Debate Mate Cup fever hits Pokhara

I mentioned to my year 9 class near the beginning of my time in Pokhara that debating was about more than just talking about Nepal. I told them, in time, they would have to look out to the rest of the world, to other cultures, to think of and explain ideas that weren’t located in their textbooks. This week saw the theory being put into practice.

When we run competitions back in Britain for Debate Mate students, it’s typically after they’ve been coming to after-school sessions for seven or eight weeks. Fair enough, here in Nepal we have sustained contact with our students for four days of the week. Nonetheless, the improvement in quality on show at the Pokhara Debate Mate Cup, held today and yesterday, was tremendous. To think that, three weeks ago, when we played Just A Minute, these same students would struggle to speak even for thirty seconds about their hometown of Pokhara. They’re virtually unrecognisable.

Over the course of two qualifying rounds, we heard fifty-or-so Nepalese teenagers’ structured arguments about gambling, and arranged- and love- marriages. Then, the top two teams, based on a combination of individual speakers’ scores and their team’s strategy score, took part in a grand final, debating the motion, This House would ban strikes, watched by their peers and teachers.

From the off, myself and the two other judges were painfully aware of how much these children had seen strikes touch their day-to-day lives. The proposition spoke of how even when strikes are ‘peaceful’, they cause disruption to medical facilities resulting in loss of life. The opposition responded that, in imperfect democracies, there was sometimes no alternative but to engage in a little “no gain without pain”. Both teams mentioned sacrifice a great deal: for the proposition, the sacrifice of innocents was always unjustifiable; their competitors focused on those freedom fighters who consented to give up everything for the good of their country. In the end, it came down to the relative importance of human desires and human life. The opposition’s summary speaker was compelling, in saying that human desires have primacy, providing the content for our lives. But the proposition convinced the judges that strikes, typically violent, imposed too much of a cost on others’ lives and freedoms, in terms of disruption to industry, health, education and economy.

Throughout the competition, the excitement on the part of these young debaters (and, as I like to speculate, future leaders of Nepal) was palpable. Between rounds, they wanted to know what they could improve on. During rounds, they would be geeing on their teammates, whispering instructions for POIs and rebuttal. And at the beginning and end of the first day, when we were organising teams and announcing the finalists respectively, the atmosphere was akin to that at a football match.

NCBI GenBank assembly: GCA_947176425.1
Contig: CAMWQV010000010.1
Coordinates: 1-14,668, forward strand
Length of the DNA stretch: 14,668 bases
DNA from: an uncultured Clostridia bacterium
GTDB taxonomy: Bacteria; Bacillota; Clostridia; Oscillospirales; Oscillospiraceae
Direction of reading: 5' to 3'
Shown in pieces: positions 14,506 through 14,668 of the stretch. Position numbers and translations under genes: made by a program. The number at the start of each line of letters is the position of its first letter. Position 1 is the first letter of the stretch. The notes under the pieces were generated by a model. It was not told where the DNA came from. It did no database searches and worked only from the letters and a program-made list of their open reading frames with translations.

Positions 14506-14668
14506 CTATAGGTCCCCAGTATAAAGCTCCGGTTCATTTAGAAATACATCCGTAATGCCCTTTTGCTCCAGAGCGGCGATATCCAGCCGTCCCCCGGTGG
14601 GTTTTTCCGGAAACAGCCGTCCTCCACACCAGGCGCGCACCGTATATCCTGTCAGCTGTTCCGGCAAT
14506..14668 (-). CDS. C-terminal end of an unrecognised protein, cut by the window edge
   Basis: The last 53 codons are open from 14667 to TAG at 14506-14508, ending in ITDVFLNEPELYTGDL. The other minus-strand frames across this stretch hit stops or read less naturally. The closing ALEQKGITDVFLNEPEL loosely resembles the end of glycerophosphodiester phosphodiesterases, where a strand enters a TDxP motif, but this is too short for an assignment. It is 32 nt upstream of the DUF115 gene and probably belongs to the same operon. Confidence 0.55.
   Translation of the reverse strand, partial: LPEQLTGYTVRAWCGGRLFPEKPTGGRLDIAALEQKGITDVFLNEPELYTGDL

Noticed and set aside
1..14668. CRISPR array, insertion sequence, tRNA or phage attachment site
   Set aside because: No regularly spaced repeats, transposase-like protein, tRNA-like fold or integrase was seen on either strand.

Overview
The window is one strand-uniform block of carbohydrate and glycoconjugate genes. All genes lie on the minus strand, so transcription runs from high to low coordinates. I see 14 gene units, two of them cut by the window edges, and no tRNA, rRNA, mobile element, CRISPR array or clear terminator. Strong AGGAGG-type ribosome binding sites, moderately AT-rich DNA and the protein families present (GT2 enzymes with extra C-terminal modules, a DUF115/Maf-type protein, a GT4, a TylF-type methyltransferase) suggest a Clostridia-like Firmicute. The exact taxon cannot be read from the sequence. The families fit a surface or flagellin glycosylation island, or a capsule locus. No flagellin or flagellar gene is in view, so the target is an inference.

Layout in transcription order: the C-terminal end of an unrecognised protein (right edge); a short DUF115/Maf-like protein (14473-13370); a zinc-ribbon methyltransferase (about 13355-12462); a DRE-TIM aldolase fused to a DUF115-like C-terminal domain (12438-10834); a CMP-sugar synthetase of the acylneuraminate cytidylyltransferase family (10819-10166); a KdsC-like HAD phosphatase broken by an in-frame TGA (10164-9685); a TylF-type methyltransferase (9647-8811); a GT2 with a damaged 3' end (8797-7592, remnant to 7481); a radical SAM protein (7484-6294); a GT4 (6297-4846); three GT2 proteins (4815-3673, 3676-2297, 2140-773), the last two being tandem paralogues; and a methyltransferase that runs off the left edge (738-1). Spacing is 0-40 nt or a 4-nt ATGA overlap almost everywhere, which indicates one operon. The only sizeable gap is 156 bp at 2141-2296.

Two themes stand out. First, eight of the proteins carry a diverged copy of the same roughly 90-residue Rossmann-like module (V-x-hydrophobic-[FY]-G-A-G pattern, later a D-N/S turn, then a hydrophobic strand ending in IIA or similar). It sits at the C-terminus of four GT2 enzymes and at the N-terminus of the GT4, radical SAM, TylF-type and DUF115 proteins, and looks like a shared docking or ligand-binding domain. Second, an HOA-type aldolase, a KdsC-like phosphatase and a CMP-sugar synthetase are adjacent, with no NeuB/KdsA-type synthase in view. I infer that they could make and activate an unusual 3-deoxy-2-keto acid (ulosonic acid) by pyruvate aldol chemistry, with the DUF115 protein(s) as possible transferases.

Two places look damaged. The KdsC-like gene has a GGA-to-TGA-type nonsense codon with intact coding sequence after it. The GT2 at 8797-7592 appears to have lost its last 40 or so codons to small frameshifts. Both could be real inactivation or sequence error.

Talking to the teacher who oversees the programme, Sanjay, and to the school’s Principal after the final debate, they both spoke of how important it was to give Nepali children the ability to express themselves confidently. While it’s unlikely their lessons are going to overhauled from rote-learning overnight, I think we leave Pokhara safe in the knowledge these kids will be questioning traditions and values in other parts of their life. And, if my final exhortation to the older kids is absorbed, they might even be running some after-school clubs of their own.

Well, the final parting was a little overwhelming. The Principal draped us in rather natty buff-coloured scarves, applied the traditional red tika to our foreheads, and posed with us for photographs along with two of our keenest and most able students, Sujan and Sanjay (who, on the very first day, introduced themselves to us as ‘Messi’ and ‘Ronaldo’). I vowed to pay them a visit if I ever returned to Nepal, in any capacity, and it wasn’t a hollow promise. The bonds I’ve forged with many of my students run deep—even if it was originally grounded in their mistaking me for a local! I taught them how to debate, and a few words of Gujarati; in return, they taught me how, if you’re passionate and want to inspire others, it’s eminently possible to learn new concepts in a language other than your mother tongue. To quote an oft-used phrase (by these students, at least), thank you Debate Mate for “this golden opportunity”!